When I noticed the turntable was made of MDF, I was surprised. I would've imagined a material like that relegated toward lower-end, cheap products. Turns out that there are several high-end audio companies today making expensive turntables from MDF...apparently not because it's a cheap material, but because of its acoustic properties and consistency. I wasn't expecting that. I'm still not sold on MDF, but I found this interesting.

WFMartin
08-23-2008, 06:29 PM
A year ago, or so, my wife brought home a kit composed of pre-cut, and drilled, MDF boards for building a small cabinet with drawers.

Among the instructions were directions for smearing some glue (like Elmers) on some furnished dowels, and pounding them into pre-drilled holes in the MDF.

When I did so, glue exuded from many orfices on the SURFACE of the MDF, and quite a distance away from the hole into which the glue-covered dowel was being pounded. To me, this indicated an extraordinary porous material.

I decided at that time that MDF was not the sort of material to which I was willing to trust my serious oil paintings. Later, I did learn that there are several DENSITIES of MDF, and if I were going to be even slightly tempted to use it for oil painting, I would most certainly consider one of the more dense versions. Hardboard (the old "Masonite") is MUCH denser than MDF. I've painted on hardboard with good success.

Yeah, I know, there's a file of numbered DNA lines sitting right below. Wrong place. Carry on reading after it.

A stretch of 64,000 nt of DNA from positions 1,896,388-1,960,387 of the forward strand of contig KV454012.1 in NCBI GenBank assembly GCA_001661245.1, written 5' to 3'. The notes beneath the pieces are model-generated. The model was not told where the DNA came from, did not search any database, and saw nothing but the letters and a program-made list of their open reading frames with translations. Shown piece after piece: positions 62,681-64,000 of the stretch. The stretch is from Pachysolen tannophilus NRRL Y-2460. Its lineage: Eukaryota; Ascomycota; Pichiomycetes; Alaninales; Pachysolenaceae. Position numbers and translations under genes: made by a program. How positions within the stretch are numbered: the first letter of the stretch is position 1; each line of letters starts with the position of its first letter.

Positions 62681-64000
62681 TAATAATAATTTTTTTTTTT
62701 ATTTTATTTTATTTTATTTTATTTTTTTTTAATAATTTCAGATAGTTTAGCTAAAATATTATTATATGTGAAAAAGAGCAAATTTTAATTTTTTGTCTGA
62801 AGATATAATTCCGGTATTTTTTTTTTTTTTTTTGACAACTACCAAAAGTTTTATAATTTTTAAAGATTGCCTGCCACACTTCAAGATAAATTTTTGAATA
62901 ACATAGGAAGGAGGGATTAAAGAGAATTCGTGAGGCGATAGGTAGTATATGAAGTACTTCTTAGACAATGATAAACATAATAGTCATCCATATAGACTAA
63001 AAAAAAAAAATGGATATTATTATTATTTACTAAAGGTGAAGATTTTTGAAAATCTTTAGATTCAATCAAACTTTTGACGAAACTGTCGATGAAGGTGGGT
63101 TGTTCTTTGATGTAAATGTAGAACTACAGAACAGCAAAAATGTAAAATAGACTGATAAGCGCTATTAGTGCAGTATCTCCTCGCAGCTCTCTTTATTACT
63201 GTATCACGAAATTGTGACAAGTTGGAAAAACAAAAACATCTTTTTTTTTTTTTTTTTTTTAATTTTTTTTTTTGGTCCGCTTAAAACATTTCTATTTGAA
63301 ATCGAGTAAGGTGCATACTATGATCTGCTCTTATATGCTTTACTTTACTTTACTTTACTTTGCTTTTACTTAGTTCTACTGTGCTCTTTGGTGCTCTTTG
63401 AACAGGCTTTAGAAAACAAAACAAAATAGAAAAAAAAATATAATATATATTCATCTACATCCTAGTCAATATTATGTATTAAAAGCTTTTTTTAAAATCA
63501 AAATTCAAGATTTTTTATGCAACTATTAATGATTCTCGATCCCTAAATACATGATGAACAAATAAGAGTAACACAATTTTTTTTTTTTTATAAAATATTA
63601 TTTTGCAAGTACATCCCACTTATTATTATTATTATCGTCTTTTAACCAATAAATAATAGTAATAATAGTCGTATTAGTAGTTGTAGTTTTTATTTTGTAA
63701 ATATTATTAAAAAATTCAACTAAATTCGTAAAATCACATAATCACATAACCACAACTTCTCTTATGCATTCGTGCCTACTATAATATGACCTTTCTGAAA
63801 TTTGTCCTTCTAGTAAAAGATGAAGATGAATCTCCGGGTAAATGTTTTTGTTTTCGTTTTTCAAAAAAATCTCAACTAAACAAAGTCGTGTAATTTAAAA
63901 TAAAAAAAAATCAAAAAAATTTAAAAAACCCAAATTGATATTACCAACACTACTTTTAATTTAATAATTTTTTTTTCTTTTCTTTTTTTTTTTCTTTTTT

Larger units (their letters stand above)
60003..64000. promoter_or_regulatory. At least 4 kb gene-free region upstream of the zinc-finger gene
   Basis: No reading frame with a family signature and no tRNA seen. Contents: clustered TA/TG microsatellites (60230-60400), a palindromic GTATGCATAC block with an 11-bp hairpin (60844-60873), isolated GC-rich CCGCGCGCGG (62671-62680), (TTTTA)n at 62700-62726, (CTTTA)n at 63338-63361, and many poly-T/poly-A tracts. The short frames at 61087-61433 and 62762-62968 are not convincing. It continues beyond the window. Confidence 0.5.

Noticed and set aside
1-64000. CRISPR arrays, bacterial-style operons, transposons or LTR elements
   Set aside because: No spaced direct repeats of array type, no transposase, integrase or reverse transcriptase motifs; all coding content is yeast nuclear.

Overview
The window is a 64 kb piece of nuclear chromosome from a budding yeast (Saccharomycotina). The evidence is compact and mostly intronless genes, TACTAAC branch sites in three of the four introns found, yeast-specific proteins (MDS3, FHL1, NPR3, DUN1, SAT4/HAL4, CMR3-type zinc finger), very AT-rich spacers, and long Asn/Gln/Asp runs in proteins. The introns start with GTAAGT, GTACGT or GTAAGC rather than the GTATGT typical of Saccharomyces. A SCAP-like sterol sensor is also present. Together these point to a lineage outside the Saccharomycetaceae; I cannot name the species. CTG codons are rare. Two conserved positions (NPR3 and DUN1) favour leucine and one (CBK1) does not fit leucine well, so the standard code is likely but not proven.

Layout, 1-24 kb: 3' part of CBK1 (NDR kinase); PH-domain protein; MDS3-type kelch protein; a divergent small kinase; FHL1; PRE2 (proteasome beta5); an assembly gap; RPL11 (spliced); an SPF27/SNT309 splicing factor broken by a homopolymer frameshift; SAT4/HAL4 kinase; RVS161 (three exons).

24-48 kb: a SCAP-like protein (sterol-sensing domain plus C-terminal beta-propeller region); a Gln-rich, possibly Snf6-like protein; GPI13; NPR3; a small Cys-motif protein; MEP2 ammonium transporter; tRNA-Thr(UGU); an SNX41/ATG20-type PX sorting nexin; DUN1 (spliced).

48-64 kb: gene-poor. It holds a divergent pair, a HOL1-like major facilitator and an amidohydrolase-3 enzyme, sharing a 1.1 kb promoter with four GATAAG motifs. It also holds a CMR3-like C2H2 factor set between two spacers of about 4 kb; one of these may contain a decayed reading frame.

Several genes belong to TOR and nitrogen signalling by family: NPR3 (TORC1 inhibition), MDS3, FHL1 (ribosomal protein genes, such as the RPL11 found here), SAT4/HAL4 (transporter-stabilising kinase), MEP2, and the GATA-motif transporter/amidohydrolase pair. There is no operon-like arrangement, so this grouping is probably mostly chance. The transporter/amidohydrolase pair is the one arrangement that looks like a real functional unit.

Bill

TheBaron
08-23-2008, 06:39 PM
A year ago, or so, my wife brought home a kit composed of pre-cut, and drilled, MDF boards for building a small cabinet with drawers.

Among the instructions were directions for smearing some glue (like Elmers) on some furnished dowels, and pounding them into pre-drilled holes in the MDF.

When I did so, glue exuded from many orfices on the SURFACE of the MDF, and quite a distance away from the hole into which the glue-covered dowel was being pounded. To me, this indicated an extraordinary porous material.

I decided at that time that MDF was not the sort of material to which I was willing to trust my serious oil paintings. Later, I did learn that there are several DENSITIES of MDF, and if I were going to be even slightly tempted to use it for oil painting, I would most certainly consider one of the more dense versions. Hardboard (the old "Masonite") is MUCH denser than MDF. I've painted on hardboard with good success.

Bill

Are you sure it was MDF Bill? MDF is a solid compressed fibre board,I do know if you don't drill a pilot hole for a screw it fractures the MDF to the extent is splits.

I've painted on MDF but sealed it on the sides and back with PVA and primed the painting surface with gesso.

the painting not finished but has held up ok after 8 months,great smooth surface to work on.

Problem with hardboard is it bends in warm conditions overtime.

Nilesh
08-23-2008, 06:55 PM
Does anyone know of any reason why a person should not use 1/4" MDF panels as a support for oil painting?